💡 Is this new salary going to be enough? Check out our budget calculator for a detailed calculation of your expenses and savings.
Congratulations on your new job - best time to change a job
There might be a number of reasons behind a job change. Some of them might be your current situation (e.g. burnout, dissatisfaction) and others might be external (company reorganization, reductions, etc.). If the motivation is intrinsic, you have time to prepare, but if a situation forces you to immediately change job - it is more complicated. Keep in mind that it's not always a good time to look for a new job. When your work conditions rapidly change to much worse, you might be "forced" to look for a new job immediately. And the final choice of an employer may not be right, especially when you need to take something quick instead of what would you prefer. For sure, such situations can be stressful and frustrating.
Moreover, being desperate in hunting for a new job will not make you look good as a potential employee. Factors like the economic condition of a market, especially when this condition is not good, will surely inhibit companies in opening new job offers. That can also cause problems with a quick find of a new job.
What is the conclusion? It might not be so obvious. If you have decided to change job, start looking for the new one when things are still going well at your current workplace. It will enable you to do the search calmly, and you will have all the time you need to find something much better than your current job.
This salary converter is tax-agnostic - it deals more with time units than with money.
The hourly to salary calculator does the same job as salary to hourly, but its fields are re-arranged, so it's easier for people who frequently calculate it the other way around (keep in mind that both calculators can do it either way).
How do I calculate my hourly pay from my salary?
To calculate your hourly pay from your salary:
- Find the number of hours you worked.
- Divide your salary by the number of hours you worked.
- The result is your hourly pay.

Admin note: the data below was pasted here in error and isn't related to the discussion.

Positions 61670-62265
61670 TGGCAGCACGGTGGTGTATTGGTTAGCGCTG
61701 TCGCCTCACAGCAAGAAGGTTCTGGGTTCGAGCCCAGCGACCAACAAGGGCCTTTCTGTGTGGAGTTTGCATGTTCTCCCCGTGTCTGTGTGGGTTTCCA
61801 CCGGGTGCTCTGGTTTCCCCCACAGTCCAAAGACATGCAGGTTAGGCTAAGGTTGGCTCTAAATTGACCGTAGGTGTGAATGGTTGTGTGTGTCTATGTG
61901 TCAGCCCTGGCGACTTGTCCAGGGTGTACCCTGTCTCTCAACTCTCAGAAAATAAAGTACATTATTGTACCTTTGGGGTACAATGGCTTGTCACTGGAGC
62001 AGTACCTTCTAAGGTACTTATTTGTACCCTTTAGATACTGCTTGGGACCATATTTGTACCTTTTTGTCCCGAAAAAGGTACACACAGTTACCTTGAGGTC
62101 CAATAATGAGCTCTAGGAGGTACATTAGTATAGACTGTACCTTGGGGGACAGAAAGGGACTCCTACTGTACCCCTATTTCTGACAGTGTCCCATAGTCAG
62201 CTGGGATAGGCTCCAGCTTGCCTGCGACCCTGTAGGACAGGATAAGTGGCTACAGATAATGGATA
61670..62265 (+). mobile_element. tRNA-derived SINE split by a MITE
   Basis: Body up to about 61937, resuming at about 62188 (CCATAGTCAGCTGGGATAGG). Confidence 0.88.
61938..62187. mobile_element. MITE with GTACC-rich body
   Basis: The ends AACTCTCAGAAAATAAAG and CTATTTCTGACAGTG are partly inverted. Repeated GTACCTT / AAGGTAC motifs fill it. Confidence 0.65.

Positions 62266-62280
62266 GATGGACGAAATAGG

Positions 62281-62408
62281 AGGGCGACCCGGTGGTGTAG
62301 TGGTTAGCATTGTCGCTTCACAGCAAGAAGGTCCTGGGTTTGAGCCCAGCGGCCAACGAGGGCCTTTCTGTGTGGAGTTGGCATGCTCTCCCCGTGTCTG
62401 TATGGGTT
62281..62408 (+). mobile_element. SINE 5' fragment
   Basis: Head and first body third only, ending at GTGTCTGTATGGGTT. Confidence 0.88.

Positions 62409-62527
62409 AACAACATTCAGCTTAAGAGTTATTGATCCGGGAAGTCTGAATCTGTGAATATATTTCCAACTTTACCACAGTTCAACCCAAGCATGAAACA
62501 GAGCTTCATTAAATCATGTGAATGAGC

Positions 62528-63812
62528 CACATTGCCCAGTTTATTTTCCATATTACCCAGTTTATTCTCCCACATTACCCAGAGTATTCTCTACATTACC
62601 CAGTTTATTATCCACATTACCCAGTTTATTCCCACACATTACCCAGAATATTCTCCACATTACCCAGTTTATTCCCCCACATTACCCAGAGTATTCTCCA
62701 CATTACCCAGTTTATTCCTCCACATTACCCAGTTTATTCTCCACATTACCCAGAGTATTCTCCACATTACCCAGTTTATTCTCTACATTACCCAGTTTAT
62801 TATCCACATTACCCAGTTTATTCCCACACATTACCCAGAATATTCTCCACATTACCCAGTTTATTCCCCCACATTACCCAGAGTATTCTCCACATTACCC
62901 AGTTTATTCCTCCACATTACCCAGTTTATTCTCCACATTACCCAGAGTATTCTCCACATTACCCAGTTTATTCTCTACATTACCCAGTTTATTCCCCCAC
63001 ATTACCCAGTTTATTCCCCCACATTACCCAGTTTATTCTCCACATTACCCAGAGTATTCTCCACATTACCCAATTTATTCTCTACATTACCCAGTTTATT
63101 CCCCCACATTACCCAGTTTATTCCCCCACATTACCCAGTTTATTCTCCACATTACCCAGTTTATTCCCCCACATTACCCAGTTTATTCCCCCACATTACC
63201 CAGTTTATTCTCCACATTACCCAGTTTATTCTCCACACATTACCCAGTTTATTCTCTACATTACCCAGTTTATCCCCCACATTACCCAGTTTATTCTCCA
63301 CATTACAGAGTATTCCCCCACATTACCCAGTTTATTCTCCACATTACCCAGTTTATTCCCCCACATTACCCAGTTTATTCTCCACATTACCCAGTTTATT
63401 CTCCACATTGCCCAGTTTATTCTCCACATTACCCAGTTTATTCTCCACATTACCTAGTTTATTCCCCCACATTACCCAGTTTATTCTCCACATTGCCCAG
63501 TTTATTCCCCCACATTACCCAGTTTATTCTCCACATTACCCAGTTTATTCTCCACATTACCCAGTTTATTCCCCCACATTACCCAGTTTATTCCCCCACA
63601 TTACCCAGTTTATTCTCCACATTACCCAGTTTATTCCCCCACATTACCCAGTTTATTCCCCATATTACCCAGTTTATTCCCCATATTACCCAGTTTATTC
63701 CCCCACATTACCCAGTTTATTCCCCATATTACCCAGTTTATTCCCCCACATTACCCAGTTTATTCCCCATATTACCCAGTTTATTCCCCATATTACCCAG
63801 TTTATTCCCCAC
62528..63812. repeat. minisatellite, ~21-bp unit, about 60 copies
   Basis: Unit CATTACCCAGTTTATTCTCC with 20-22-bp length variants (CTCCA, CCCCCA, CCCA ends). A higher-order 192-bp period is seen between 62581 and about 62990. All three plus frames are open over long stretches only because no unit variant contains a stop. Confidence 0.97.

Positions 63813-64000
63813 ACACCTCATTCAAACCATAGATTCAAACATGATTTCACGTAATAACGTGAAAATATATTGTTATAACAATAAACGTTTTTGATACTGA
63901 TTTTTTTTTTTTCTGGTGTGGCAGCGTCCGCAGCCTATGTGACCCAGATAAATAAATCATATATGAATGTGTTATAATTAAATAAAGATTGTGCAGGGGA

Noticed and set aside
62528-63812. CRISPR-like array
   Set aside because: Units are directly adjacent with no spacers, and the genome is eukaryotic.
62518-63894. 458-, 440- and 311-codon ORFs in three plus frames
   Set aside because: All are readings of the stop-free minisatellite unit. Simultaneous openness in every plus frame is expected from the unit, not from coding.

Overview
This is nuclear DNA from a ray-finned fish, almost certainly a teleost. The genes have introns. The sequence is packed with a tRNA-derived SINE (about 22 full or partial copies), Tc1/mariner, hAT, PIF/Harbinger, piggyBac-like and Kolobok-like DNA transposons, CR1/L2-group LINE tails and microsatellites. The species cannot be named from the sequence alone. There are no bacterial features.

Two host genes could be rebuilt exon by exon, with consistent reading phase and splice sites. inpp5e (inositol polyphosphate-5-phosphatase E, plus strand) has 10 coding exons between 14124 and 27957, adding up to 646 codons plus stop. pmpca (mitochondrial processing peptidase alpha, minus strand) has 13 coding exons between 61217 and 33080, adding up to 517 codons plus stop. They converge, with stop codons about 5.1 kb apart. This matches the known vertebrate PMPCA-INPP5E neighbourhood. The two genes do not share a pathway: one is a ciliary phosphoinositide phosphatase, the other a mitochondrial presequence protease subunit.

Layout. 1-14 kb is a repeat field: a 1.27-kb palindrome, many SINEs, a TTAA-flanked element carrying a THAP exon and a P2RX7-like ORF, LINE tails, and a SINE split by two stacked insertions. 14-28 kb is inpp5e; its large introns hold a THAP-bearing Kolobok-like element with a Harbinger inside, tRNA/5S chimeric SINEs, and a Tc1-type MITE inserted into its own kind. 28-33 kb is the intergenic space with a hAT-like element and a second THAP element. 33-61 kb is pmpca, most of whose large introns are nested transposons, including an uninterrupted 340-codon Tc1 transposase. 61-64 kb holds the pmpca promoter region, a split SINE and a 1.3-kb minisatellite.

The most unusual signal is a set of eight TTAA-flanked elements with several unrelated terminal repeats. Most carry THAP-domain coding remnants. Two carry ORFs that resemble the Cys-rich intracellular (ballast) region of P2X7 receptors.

Remember that if you don't keep track of the number of hours worked (maybe you have a fixed monthly salary), the result will be approximative!
What is my hourly pay if my monthly salary is $6,500?
If your monthly salary is $6,500, your hourly pay is $37.5/h on average. To find this result:
- Find the number of hours you worked in a month. In an average 8 hours per day job, you work:
8 × 5 × 52/12 = 173.34hours monthly.
- Divide your monthly salary by the number of hours you worked in a month:
$6,500/173.34 h ≈ $37.5/h.
3 This is your hourly pay
Can I calculate my salary from my hourly pay?
Yes. To calculate your salary from your hourly pay:
- Choose for which period you want to calculate your salary: yearly, monthly, weekly, etc...
- Find the number of hours you worked. If you work
8hours a day,
5days a week, you work:
8 × 5 = 40hours weekly;
40 × 52 = 2,080hours yearly; and
2,080/12 = 173.34hours monthly.
- Multiply your hourly pay by the desired number of hours to find your salary.
How do I calculate my hourly wage?
To calculate your hourly wage, follow these simple steps:
- Choose a time frame for which you know your salary: annual, monthly, weekly, etc.
- Calculate the number of hours worked. If you work
5days a week, you work, on average:
n × 5hours weekly;
n × 5 × 52hours yearly;
n × 5 × 52/12hours monthly.
- Divide the salary by the number of hours worked: the result is your hourly wage.